On a very hot Saturday in late June, I was mowing the lawn and thinking how much I wanted to jump in a lake to cool off.
When I finished, I told my fiancee what I was thinking. She reminded me that we just joined Wauconda’s Lake View Villa Association, which has a beach on Bangs Lake just a few blocks from our Bonner Road house.
With dozens of lakes, Lake County has its name for a reason. Long ago, it was discovered as a great place for recreation. Houses ring its lakes, making shorelines almost entirely private property.
You can’t walk around Bangs Lake; if you tried, the property owners certainly would have something to say. I don’t know of a major lake in the county you can walk around. But you probably know of one where you can – Wisconsin’s Geneva Lake.
At Geneva Lake, people can walk along the 26-mile shoreline, a trail started by Indians. Long ago, courts ruled property owners must allow people access to the shoreline. Do you think that has something to do with the fact that Geneva Lake and its major town, Lake Geneva, are some of the most popular attractions in the region?
Karen Walsh, director of the Geneva Lake Museum, thinks it helps.
“It’s a wonderful thing,” she said. “Not everyone likes the idea, especially some of the property owners. You don’t have total privacy. You can sit on your lawn, and people walk by.”
And these aren’t just any houses – in some cases, they are million-dollar mansions.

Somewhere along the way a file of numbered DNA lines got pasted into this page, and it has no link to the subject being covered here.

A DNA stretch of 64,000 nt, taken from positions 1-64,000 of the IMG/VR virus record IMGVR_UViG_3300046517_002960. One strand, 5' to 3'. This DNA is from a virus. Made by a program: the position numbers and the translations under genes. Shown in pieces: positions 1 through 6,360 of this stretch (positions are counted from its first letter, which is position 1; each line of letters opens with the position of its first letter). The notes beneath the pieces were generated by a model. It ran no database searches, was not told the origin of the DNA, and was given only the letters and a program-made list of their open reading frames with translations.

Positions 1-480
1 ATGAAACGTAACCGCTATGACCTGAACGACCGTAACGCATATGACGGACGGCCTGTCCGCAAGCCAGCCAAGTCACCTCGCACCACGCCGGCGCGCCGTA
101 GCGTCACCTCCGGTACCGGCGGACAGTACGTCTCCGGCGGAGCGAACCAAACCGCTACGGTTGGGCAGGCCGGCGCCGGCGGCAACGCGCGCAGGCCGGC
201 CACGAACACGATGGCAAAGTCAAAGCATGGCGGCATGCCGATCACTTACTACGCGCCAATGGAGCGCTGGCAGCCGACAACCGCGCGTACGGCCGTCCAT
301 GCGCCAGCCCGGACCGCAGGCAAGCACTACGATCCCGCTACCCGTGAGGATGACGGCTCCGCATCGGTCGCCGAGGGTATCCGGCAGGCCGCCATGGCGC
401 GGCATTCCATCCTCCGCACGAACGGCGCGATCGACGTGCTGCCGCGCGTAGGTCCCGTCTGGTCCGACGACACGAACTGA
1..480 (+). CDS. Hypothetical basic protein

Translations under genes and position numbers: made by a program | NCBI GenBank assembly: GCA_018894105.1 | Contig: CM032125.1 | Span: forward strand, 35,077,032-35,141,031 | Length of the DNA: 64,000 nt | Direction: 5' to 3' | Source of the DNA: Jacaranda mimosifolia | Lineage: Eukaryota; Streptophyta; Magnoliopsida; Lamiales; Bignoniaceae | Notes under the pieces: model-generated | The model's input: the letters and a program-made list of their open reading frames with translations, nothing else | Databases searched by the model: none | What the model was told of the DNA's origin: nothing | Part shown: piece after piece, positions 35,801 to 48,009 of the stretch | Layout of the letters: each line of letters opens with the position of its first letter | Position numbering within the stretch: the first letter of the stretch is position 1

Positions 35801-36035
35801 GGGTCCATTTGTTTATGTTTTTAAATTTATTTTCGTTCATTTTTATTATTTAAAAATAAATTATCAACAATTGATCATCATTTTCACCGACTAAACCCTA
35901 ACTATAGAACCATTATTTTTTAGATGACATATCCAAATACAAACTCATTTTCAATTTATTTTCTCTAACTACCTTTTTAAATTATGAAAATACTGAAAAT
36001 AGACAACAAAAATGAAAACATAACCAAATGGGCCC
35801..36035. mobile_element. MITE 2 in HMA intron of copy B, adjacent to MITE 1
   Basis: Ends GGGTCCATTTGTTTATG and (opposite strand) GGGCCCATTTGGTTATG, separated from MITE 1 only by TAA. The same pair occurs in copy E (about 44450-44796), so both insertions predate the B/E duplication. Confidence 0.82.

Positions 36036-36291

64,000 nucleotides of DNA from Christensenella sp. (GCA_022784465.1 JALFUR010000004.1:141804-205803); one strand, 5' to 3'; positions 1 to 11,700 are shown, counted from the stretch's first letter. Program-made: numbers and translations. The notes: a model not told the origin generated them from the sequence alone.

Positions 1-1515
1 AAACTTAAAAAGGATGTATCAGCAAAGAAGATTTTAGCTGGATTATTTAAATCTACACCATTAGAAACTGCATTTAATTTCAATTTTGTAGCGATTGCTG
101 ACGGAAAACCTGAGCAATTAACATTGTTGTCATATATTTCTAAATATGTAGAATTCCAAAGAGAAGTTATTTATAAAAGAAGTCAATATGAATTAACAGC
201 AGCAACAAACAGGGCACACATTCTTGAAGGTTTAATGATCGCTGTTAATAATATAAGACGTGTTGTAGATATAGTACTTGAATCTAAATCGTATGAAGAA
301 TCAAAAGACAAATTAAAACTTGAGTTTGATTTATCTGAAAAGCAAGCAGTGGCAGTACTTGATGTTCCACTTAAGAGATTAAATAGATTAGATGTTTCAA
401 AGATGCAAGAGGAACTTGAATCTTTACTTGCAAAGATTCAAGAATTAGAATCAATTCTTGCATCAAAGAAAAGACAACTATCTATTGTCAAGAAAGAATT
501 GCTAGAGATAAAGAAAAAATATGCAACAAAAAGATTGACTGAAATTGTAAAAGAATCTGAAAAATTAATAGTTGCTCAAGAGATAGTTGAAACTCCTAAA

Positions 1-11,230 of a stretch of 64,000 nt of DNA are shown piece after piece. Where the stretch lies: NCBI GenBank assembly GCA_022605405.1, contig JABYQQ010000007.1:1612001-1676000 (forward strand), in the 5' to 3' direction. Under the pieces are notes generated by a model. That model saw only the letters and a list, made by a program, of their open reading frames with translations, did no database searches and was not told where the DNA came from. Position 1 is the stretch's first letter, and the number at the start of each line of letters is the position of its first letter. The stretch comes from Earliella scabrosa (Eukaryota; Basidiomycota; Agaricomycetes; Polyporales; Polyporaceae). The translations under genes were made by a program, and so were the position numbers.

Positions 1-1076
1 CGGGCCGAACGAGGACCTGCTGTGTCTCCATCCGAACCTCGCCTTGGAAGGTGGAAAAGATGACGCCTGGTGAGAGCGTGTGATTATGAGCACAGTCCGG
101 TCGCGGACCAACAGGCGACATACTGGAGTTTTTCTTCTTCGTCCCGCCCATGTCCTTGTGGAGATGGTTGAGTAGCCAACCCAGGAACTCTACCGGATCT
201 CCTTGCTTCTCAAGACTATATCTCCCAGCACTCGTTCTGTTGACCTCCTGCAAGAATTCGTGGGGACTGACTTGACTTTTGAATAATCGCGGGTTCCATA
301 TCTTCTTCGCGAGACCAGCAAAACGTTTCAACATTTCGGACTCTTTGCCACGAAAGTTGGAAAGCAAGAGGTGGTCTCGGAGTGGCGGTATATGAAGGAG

In much of the world, the best neighborhoods are gated off; that’s not always the case in the United States, a relatively open society. So I’ll bet international visitors to Geneva Lake experience cultural shock when they can get up so close to the rich. Maybe that’s why Geneva Lake is known for attracting so many visitors from other countries.
“We have someone from almost every country every year,” Walsh said. “I’m looking at our list from yesterday. We had people from China and Poland. It’s pretty amazing.”
When I Googled the words “trail around a lake,” mostly lakes out West boasted such an amenity. The West is less populated, and before it started filling up, President Theodore Roosevelt set aside land for parks, stopping private development along some bodies of water.
Illinois and Wisconsin, as it happens, have a few very small lakes with complete trail access, but nothing on the scale of Geneva Lake.
Geneva Lake property owners may grumble, but the local economy benefits greatly. If only we had our own Geneva Lake.
David Giuliani is news editor of Lake County Suburban Life. He may be reached at 847-231-7524 or email@example.com.